Walmart to Sell Argentina Operations to Grupo De Narvaez

Walmart to Sell Argentina Operations to Grupo De Narvaez

November 7, 2020

Walmart Inc. said it agreed to sell its business in Argentina to Grupo de Narvaez, without disclosing a price.

Walmart shares gained 1% at 9:49 a.m. in New York trading. The company says it will record a non-cash loss of about $1 billion after tax mainly because of currency losses.

The world’s largest retailer departs Argentina after 25 years in South America’s second-largest nation. It currently employs over 9,000 workers in the country and as of 2019 it was the nation’s ninth-largest private employer. It also operates two other big-box chains in Argentina, Punto Mayorista and Changomas. The new owner was founded by businessman Francisco de Narvaez, who owns supermarket chains in Latin America.

“We are excited by the local retail expertise the new owners bring to this already strong business, and we believe this deal creates the right structure to help it truly flourish for many years,” Judith McKenna, president of Walmart’s international business, said in astatement.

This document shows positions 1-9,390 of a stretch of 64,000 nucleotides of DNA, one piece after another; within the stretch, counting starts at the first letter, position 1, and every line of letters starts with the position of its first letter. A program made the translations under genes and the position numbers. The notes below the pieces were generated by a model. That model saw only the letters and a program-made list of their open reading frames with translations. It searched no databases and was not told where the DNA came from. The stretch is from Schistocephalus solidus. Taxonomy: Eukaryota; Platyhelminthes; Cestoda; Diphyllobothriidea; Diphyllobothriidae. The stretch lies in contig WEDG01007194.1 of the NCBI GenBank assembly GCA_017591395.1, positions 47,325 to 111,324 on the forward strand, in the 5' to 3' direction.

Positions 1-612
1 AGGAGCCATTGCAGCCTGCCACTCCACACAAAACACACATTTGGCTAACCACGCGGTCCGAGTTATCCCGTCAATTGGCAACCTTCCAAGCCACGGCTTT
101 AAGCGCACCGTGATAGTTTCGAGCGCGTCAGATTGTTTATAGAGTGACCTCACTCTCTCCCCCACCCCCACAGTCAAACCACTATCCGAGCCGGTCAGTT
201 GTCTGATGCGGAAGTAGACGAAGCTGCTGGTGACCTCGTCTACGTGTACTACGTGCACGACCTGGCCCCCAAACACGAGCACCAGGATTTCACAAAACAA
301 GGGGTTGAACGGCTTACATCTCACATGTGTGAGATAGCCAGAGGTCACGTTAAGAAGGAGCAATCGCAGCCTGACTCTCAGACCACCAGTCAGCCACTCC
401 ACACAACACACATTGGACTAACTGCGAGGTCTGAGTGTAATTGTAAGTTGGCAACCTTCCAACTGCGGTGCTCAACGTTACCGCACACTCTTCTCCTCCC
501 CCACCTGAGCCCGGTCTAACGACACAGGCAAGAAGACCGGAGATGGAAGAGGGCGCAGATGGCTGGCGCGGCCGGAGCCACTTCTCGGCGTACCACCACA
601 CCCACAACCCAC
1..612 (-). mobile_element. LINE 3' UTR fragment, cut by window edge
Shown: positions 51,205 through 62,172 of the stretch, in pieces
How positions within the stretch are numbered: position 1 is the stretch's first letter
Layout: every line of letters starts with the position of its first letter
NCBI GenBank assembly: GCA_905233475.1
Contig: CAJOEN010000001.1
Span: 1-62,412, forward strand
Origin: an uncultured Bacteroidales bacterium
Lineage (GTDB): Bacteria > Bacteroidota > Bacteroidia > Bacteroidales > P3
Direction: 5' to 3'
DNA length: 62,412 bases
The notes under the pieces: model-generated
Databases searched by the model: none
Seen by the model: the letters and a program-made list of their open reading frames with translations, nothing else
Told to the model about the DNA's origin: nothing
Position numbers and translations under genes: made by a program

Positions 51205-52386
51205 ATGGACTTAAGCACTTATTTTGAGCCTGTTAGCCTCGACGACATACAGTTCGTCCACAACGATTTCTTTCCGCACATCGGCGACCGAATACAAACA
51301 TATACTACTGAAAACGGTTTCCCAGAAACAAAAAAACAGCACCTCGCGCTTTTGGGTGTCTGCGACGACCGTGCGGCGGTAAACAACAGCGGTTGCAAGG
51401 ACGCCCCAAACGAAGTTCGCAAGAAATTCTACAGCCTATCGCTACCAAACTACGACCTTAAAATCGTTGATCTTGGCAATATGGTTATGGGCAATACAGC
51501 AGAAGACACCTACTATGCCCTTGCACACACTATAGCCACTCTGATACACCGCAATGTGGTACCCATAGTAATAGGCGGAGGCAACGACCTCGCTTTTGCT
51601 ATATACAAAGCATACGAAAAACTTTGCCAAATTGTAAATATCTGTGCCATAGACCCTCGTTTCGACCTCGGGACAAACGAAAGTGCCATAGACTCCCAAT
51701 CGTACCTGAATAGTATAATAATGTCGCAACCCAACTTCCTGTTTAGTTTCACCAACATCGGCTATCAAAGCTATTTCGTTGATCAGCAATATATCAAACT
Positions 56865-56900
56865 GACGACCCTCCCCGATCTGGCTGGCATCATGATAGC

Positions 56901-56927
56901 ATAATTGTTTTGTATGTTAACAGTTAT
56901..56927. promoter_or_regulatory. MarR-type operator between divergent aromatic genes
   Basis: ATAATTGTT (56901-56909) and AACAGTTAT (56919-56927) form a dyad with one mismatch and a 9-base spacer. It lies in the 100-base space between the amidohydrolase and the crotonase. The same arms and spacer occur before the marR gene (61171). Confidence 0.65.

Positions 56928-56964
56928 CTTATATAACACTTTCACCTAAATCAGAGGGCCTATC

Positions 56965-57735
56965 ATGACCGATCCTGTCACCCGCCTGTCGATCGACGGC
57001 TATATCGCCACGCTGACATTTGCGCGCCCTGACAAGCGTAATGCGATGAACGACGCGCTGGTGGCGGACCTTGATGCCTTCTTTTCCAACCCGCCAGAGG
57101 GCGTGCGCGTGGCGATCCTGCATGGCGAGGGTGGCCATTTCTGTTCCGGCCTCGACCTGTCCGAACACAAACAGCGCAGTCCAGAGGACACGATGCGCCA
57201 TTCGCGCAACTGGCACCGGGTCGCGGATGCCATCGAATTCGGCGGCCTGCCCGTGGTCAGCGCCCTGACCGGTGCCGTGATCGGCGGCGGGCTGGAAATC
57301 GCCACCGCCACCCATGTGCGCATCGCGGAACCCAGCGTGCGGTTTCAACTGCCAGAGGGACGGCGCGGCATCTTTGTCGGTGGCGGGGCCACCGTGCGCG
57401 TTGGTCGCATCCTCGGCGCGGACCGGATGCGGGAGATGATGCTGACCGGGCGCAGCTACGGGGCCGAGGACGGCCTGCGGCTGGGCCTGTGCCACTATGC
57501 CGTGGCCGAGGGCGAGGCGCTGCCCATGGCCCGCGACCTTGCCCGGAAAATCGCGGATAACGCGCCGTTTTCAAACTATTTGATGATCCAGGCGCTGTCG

Walmart Chief Executive Officer Doug McMillon has been working to reshape the retailer’s portfolio of international assets. Among the recent changes, Walmart sold a majority stake in its Brazil operations to Advent International in 2018 and last month found a buyer for its U.K. grocer Asda.

Grupo de Narvaez already has retail operations in Argentina, Ecuador and Uruguay. Walmart will not retain an equity stake, it said.

Walmart’s departure comes after Argentina President Alberto Fernandez’s government has increased currency controls and temporarily frozen prices on consumer items from food and beverages to cell phone plans and internet service. He’s also made it illegal for companies to fire workers on payroll and doubled workers’ severance pay if firms leave, close or negotiate a resignation.

The policies complicate doing business in a country that’s on pace for its worst one-year economic decline on record with 37% inflation and double-digit unemployment.

Other multinational firms, such as LatAm Airlines, retailer Falabella and auto paint firm Axalta, stopped operations in the country this year. Honda Motor Co. stopped making cars in Argentina last May, while Starbucks and American Airlines have reduced their footprint in the country too.

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